The U.S. Postal Service revealed on Dec. 12, 2017 that John Lennon would be the latest addition to its Music Icons series, with a stamp featuring the late Beatle. In their announcement, the USPS noted that the newest stamp: “honors singer and songwriter John Lennon (1940–1980), a rock ’n’ roll hero successful both as a founding member of the Beatles and as a solo artist.”
On July 10, the USPS shared details of the dedication ceremony to be held Sept. 7 at 11 a.m. in New York City’s Central Park at the Naumburg Bandshell, which is mid-park at 71 St., within minutes of his longtime home at the Dakota at Central Park West and W. 72 St. The ceremony, to be officiated by Postmaster General and CEO Megan J. Brennan, is free to attend and is open to the public.
The Bandshell is a short walk away from Central Park’s Strawberry Fields, the living memorial to Lennon, officially dedicated on Oct. 9, 1985, the 45th anniversary of his birth.
On May 10, the USPS unveiled new artwork for the Lennon stamp, part of the Forever series. The stamp features a photograph of Lennon taken by noted rock-and-roll photographer Bob Gruen in August 1974. Taken on the rooftop of Lennon’s Manhattan apartment, the photograph is part of a series of images taken by Gruen during the photo session for Lennon’s 1974 album Walls and Bridges.
From the original announcement: “The original black-and-white photograph has been treated in gradations of color: from yellow orange to red in the top row, from red to light purple in the second row, from light purple to dark purple in the third row and from dark purple to blue in the bottom row. Lennon’s signature appears at the top of the stamps. ‘USA,’ the peace symbol, and the Forever denomination appear along the bottom.
“The stamp pane is designed to resemble a vintage 45 rpm record sleeve. One side of the pane includes the stamps and brief text about Lennon’s legacy, with the image of a sliver of a record seeming to peek out the top of the sleeve.
“This black-and-white photograph of Lennon seated at his white piano appears on the reverse side of the stamp pane, along with Lennon’s signature and the Music Icons series logo.
“Taken by photographer Peter Fordham, the original photograph was used to promote Lennon’s landmark 1971 solo album, Imagine.”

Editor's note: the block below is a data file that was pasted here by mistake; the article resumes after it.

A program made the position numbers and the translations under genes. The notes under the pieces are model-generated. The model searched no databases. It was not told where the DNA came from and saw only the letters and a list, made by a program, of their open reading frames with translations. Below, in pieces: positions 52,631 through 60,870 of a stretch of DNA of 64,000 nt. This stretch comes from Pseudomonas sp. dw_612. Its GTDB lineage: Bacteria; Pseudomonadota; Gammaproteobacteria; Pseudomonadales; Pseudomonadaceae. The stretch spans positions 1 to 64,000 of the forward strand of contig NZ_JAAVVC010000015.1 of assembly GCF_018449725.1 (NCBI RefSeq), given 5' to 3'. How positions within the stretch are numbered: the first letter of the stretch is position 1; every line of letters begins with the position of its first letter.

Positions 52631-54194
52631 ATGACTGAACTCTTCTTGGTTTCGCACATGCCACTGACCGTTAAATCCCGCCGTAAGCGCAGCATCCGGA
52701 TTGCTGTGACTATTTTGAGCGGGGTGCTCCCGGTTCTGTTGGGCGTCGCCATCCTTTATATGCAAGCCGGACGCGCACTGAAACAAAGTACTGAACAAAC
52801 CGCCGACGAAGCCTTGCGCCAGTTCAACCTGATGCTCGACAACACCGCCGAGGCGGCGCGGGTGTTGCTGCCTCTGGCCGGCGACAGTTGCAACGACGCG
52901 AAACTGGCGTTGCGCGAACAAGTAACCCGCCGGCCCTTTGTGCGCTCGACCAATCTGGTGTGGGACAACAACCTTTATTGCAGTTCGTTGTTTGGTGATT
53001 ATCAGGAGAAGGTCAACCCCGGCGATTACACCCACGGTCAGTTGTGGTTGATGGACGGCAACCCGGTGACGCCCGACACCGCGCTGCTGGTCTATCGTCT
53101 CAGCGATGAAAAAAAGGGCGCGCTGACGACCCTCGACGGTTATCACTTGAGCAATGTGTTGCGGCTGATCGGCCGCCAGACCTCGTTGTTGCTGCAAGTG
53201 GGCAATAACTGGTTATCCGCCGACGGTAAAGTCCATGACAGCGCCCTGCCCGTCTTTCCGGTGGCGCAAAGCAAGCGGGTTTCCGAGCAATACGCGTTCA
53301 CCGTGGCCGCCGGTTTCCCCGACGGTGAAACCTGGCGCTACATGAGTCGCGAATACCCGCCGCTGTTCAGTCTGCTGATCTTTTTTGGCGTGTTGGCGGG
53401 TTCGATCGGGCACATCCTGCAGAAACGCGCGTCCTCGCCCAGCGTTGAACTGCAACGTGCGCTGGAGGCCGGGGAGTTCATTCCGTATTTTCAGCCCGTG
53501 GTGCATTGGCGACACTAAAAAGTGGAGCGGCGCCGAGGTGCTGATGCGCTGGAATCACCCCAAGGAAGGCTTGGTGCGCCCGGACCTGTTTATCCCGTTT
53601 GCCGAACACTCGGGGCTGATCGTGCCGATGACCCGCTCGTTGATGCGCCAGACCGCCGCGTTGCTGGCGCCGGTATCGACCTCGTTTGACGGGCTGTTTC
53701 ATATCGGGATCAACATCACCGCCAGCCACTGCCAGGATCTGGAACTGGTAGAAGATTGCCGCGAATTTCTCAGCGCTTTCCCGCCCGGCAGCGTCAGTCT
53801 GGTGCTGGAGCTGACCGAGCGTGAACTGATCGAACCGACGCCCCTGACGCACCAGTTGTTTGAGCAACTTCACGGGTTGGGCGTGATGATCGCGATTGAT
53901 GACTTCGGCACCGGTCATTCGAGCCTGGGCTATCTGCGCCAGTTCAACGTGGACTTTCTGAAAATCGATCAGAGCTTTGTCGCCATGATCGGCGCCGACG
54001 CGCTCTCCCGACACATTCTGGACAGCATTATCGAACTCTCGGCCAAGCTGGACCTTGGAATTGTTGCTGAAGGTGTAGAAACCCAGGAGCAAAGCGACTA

From the USPS: “The USPS launched the Music Icons stamp series in 2013. The selected performers for the series, representing diverse eras and types of music, are featured on stamps with panes that feature the Music Icons logo so that each issue is branded like a record label release. Each pane resembles the sleeve of a 45 rpm single, with the sliver of a record seeming to peek out the top of one side, and a full color ‘cover’ image on the other.”
Tejano performer Lydia Mendoza inaugurated the Music Icons series in May 2013. The following month, country star Johnny Cash was featured as the second of the series. In September 2013, Ray Charles became the third honoree. Jimi Hendrix received the honor as the fourth entry in March 2014. Janis Joplin joined the short list in August 2014. One year later, in August 2015, Elvis Presley was added to the Music Icons series.
In the Dec. 12 announcement, the USPS revealed that a stamp honoring legendary performer and civil rights activist Lena Horne would be added to the Black Heritage series, and that Fred Rogers (Mister Rogers) would have his own stamp, noting, “His groundbreaking public television series Mister Rogers’ Neighborhood inspired and educated young viewers with warmth, sensitivity and honesty.”
The USPS has a detailed list of rules for stamp subject selection criteria which include:
“U.S. postage stamps and stationery will primarily feature American or American-related subjects. Other subjects may be considered if the subject had significant impact on American history, culture or environment.
“The Postal Service will honor extraordinary and enduring contributions to American society, history, culture or environment.
“Living people will not be considered at the present time. Beginning in 2018, proposals for a deceased individual will be considered three years following his/her death.”
Lennon received his U.S. Resident Alien registration in 1976 and was told he would be eligible for U.S. citizenship in five years. He was slain in December 1980 before he had the opportunity to do so.